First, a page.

When putting together the spec on this project I wanted tires that were big enough and tough enough to handle rougher conditions but did not weigh a ton. Nothing will make a bike feel like a tank faster than really heavy tires. On the other hand, nothing takes the fun out of riding rough, technical trails faster than having to stop and change a flat every half and hour. Enter the Fat Albert tires from Schwalbe. The original Alberts were first designed over ten years ago as a higher volume tire that could handle all kinds of conditions in the Alps, but the new Fat Alberts have been completely redesigned to take advantage of newer tire technology. They have front and rear specific tread patterns and come in either 2.25 or 2.4 widths, and in tubed or tubeless versions. The new Fat Alberts also offer a choice of several options integrated in to the tire.

Front tire tread
The front tire’s vertically oriented center knobs and side knobs are both siped to add steering grip.

My set (2.4 front, 2.25 rear) came with the “Snakeskin” feature which is actually a fabric layer integrated in to the sidewalls to aid puncture resistance. You can see the cross-hatched diamond pattern of the Snakeskin layer on the sidewall and it gives the tire a really unique look. The tires also boast Schwalbe’s “Triple Nano” rubber compound which combines three different types of rubber in different areas of the tire to maximize performance. The actual width measurements of the tire mounted on the rim come out a bit wider than advertised, which is fine by me. Even after packing all that good stuff in the front weighs just over 750 grams and the rear comes in at a wheel-turning 650 grams… but how did they perform?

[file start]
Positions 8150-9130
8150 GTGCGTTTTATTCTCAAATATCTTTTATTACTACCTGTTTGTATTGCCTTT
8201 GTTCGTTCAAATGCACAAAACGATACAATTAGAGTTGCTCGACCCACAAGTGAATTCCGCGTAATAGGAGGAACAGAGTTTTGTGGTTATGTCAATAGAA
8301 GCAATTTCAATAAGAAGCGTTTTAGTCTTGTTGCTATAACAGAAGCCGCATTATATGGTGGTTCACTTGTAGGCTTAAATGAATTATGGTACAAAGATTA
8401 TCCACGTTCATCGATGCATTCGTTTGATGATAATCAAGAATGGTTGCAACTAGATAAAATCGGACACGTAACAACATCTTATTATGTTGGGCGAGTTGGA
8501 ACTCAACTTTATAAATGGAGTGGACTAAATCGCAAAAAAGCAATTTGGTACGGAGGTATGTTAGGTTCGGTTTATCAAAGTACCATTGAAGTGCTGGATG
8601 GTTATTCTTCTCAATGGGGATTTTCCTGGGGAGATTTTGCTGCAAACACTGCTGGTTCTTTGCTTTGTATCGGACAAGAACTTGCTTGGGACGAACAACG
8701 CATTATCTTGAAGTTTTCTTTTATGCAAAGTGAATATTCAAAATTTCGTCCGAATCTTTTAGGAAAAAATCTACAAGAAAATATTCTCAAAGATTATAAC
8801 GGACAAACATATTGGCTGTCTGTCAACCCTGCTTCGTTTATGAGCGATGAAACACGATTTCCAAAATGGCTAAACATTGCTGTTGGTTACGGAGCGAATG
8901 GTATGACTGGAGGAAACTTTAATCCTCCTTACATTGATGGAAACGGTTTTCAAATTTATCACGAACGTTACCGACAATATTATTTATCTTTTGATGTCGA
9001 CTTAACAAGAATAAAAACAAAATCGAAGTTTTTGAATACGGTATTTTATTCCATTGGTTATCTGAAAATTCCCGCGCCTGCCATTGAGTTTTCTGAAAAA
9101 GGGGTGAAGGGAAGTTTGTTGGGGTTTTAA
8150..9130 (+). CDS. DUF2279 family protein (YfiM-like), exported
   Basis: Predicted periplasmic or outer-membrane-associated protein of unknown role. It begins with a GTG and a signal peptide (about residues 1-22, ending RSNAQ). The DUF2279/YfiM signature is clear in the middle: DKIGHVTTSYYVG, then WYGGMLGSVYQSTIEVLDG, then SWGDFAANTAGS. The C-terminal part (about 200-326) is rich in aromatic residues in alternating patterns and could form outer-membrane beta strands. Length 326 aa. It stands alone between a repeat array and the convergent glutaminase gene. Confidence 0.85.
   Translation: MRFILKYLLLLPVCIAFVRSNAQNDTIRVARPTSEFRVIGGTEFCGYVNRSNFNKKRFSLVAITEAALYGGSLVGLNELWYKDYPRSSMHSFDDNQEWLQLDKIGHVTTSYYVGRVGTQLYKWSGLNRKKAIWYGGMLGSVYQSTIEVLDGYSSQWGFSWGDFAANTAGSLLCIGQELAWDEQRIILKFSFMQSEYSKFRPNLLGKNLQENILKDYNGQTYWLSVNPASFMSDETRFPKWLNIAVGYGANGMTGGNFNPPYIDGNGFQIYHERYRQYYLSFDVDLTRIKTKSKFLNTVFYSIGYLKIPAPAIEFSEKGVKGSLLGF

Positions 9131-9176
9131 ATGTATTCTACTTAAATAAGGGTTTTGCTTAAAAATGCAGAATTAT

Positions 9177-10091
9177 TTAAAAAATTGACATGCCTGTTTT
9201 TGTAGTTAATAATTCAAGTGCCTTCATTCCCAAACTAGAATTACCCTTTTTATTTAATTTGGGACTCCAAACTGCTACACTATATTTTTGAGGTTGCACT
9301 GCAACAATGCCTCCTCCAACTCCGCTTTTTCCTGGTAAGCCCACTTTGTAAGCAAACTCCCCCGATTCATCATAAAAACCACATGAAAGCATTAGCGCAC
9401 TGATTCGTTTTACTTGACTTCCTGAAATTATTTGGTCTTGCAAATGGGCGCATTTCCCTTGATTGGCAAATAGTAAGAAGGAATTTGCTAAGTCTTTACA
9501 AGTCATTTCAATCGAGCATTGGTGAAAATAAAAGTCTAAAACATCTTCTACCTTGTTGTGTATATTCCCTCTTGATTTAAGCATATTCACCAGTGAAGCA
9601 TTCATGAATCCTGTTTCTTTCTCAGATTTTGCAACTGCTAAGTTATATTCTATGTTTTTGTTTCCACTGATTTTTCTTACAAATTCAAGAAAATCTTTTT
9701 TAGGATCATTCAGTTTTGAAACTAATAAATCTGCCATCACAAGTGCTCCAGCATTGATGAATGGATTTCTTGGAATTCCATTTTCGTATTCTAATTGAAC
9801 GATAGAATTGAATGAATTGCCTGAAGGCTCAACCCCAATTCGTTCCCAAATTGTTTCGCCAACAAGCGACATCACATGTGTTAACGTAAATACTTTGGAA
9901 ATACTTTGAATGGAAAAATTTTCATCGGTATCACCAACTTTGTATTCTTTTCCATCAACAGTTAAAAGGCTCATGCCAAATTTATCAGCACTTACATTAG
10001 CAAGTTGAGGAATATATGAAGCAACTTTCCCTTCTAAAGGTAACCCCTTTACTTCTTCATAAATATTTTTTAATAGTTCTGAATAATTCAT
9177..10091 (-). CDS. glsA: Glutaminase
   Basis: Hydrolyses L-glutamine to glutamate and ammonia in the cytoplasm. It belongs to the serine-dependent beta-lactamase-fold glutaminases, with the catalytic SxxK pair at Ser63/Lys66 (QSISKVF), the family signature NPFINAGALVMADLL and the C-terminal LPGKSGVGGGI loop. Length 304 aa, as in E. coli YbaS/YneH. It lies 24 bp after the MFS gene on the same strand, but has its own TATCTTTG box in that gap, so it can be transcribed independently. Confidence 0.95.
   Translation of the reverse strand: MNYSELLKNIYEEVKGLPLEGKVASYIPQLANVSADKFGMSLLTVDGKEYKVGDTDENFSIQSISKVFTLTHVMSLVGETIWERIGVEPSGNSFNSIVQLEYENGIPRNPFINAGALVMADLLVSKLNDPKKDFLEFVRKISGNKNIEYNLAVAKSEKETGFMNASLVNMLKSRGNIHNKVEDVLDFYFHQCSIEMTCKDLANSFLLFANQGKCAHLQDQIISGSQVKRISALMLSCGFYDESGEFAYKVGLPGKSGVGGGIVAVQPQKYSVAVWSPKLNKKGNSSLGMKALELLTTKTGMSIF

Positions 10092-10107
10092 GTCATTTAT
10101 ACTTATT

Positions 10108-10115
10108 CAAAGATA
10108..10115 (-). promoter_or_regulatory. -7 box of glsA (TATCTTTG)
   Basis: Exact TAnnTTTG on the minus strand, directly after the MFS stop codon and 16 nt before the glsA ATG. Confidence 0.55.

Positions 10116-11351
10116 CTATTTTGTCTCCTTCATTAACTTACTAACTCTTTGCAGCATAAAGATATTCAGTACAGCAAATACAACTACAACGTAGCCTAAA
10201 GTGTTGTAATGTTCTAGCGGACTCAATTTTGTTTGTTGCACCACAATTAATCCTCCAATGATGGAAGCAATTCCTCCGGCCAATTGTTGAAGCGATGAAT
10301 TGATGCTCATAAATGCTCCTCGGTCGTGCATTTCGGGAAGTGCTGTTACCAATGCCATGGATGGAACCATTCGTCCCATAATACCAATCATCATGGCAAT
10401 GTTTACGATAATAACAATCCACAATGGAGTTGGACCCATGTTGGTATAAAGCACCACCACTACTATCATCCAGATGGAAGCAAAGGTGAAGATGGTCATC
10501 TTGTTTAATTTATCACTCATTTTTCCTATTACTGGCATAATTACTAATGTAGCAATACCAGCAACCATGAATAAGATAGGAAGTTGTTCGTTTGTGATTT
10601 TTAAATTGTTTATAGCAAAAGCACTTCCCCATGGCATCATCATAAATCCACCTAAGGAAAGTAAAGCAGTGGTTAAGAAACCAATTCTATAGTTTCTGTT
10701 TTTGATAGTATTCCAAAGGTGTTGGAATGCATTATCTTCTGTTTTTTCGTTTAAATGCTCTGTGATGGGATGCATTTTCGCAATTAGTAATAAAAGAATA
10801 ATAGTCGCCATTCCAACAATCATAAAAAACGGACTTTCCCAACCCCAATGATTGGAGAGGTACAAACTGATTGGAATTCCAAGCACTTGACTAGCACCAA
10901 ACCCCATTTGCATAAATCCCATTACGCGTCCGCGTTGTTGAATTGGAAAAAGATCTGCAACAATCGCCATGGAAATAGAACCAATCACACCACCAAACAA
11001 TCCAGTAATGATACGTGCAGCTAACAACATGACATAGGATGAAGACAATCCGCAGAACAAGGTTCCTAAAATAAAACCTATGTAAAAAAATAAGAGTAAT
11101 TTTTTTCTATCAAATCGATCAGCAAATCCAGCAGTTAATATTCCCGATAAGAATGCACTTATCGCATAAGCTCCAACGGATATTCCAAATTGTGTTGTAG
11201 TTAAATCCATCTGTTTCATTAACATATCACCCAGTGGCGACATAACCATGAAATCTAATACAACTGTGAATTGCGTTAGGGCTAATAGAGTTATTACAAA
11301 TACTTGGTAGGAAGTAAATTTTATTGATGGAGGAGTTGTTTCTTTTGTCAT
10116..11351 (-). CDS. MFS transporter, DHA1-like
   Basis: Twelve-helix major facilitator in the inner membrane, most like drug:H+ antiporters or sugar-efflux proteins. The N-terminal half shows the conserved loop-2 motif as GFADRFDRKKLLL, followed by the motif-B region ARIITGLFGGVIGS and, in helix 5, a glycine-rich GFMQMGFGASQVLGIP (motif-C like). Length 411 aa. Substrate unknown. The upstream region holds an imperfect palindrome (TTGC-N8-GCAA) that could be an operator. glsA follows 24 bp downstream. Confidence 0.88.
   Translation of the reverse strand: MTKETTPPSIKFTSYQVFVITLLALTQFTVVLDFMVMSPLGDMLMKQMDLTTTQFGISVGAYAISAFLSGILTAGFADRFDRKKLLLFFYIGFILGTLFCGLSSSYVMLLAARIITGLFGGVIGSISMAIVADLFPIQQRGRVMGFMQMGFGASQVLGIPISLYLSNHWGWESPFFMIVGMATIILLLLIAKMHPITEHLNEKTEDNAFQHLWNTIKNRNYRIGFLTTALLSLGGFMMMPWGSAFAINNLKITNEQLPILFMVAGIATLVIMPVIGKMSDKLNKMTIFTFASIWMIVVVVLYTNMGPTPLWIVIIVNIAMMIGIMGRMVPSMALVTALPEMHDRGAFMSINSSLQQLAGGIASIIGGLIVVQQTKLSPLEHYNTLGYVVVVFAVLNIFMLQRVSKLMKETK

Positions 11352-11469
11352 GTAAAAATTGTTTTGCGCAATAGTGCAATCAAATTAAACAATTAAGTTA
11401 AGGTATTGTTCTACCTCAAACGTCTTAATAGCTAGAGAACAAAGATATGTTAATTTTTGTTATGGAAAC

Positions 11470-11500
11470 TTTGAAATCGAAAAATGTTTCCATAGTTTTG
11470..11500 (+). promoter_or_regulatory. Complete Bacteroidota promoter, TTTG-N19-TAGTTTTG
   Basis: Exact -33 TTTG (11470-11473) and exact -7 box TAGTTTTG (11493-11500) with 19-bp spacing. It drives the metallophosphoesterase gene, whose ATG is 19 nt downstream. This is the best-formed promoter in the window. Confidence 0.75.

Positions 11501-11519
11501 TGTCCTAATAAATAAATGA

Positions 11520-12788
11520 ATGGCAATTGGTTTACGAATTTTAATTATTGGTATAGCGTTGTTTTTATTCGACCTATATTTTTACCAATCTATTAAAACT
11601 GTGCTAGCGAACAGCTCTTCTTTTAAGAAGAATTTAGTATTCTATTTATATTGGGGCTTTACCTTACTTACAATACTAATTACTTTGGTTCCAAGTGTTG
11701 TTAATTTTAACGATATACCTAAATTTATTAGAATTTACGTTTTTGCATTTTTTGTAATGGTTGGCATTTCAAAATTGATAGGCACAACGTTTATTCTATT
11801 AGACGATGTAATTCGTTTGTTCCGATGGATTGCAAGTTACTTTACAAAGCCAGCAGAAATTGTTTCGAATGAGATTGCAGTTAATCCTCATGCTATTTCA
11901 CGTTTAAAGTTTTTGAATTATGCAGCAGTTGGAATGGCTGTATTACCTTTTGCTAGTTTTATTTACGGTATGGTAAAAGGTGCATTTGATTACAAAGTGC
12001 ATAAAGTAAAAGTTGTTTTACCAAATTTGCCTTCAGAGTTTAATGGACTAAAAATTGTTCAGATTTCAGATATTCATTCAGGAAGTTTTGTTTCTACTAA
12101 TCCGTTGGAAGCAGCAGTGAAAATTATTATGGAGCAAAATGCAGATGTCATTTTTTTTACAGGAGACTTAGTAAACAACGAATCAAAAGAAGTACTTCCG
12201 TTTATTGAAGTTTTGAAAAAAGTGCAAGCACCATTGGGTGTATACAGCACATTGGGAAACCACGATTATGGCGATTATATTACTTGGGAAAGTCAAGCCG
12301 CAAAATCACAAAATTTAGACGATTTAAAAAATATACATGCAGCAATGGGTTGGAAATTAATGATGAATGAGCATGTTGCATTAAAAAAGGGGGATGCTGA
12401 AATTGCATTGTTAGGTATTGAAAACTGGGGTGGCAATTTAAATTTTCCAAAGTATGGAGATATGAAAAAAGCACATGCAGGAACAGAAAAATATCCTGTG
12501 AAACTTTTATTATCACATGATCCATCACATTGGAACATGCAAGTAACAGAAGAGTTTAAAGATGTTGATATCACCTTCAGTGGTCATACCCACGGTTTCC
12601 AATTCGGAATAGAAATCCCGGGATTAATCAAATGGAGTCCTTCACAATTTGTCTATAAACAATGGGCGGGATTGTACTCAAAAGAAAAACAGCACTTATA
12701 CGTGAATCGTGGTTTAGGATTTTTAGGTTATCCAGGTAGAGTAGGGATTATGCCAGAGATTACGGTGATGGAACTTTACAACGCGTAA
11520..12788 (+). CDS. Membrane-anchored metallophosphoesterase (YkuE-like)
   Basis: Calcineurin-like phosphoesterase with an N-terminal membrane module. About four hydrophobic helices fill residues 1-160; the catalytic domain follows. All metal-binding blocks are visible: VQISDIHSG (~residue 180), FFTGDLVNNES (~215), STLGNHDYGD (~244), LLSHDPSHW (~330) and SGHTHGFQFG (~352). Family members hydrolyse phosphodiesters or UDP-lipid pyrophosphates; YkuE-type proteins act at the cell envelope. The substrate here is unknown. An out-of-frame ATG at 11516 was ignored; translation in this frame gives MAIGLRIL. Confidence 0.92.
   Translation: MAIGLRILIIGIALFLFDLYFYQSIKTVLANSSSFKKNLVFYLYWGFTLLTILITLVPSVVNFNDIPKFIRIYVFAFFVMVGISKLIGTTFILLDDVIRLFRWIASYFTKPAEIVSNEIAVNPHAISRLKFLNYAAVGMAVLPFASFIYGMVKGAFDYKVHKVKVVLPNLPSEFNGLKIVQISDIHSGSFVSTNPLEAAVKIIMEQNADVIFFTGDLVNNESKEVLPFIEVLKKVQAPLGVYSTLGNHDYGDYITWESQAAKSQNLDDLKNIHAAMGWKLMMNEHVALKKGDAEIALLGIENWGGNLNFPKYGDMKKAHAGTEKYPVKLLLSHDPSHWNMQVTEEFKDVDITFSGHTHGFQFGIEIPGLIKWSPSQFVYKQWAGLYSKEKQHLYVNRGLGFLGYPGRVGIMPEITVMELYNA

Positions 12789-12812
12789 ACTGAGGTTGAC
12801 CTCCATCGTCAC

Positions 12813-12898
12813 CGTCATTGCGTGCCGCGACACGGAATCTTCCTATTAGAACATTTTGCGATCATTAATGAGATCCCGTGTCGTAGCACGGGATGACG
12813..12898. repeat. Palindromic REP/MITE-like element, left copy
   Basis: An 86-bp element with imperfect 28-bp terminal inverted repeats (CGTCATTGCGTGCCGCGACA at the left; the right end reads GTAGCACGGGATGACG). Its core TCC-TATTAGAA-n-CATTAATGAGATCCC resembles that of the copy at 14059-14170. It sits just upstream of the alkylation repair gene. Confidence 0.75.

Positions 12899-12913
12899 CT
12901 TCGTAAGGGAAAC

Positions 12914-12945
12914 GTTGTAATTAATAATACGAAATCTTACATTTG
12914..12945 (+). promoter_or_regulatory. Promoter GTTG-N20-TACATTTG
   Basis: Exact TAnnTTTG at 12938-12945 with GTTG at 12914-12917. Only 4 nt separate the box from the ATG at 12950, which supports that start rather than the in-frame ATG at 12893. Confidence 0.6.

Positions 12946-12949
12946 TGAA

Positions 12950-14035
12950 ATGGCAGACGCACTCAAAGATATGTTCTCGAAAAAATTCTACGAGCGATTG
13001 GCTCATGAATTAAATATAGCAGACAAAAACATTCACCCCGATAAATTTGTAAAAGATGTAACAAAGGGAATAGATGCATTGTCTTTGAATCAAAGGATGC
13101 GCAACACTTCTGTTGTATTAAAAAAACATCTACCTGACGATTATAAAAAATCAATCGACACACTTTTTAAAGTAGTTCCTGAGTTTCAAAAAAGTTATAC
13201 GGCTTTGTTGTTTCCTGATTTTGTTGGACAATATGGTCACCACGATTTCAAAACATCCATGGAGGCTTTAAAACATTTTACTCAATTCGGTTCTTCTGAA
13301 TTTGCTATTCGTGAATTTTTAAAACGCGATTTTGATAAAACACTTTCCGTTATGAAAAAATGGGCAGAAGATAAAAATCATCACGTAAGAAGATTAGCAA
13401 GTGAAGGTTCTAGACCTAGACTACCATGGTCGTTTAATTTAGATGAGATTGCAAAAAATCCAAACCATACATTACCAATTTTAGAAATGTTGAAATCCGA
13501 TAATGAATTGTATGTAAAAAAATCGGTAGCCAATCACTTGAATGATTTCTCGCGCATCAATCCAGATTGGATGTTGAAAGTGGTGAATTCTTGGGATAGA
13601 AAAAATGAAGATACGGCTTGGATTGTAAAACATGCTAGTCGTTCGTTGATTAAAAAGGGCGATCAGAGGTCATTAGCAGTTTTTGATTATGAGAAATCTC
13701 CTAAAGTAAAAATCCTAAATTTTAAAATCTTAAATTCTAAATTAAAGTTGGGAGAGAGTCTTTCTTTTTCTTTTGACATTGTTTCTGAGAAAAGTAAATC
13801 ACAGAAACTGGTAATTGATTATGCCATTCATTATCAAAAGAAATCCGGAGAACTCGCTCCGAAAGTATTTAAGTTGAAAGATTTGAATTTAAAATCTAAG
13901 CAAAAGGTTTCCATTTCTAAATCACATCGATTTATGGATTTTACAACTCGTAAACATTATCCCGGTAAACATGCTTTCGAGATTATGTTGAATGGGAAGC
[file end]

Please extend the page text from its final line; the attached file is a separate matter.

Rear tire tread  The rear tire tread has widely spaced horizontal center knobs that help you apply the power and reign the bike in from mach one if you get there.

The tires have turned out to be a pleasant surprise after a little fiddling. The sidewalls state that you should use a minimum of 30 PSI. That seemed a little high but I figured I would give them the benefit of the doubt. After a just a few rides they felt too stiff and I checked with my contact at Schwalbe and she assured me that I could run them with a lower pressure. I started working with different pressures and found the tires have a much wider performance envelope and more comfortable ride using pressures in the mid to lower 20’s. This allowed the tires to grip much better and to deflect off of rocks and other hard trail objects much less. The Snakeskin protection lived up to its billing even at these lower pressures and I have not had a flat while running these tires.

The tread pattern is aggressive and the corner knobs really like to bite in to the trail. This offers superior traction in soft, loamy or loose conditions and tires grip well at the trails start to dry out on those “medium” days as well. However when you encounter true hardpack or overly rocky trails the tread can get to be too much. The harder side knobs are still looking for things to dig in to and their stiffness can cause the tire to deflect a bit more than I really enjoy. Given that I live where the trails are loamy almost year round this was not really a big issue for me.

Tire side view
  You can see just a hint of the “Snakesin pattern on the lower right portion of the sidewall.  It ceratinly helps to make tough trail tire.

The tires were a perfect compliment to this build. Wide enough to inspire confidence in the rough stuff but light enough to pedal all day. Combine those qualities with great puncture resistance and excellent tread wear and the tires are a real “do-it-all” bargain. The MSRP varies from $79.95 to $82.95 (Schawlbe’s says U.S. and Candian price will be just about even) depending on your options. Given the long wear life, you’ll certainly get your money’s worth.

That’s all the goodies for part two of our Project Bike series. Later this month we’ll wrap the whole thing up, focusing on the Sunn Ringlé wheels, the X-Fusion suspension and overall impressions of the bike as whole. 

Ed Snyder

Made any good upgrades to your own ride lately?  Seen any parts you are flat out drooling for this season?  Chime in with your two cents right here.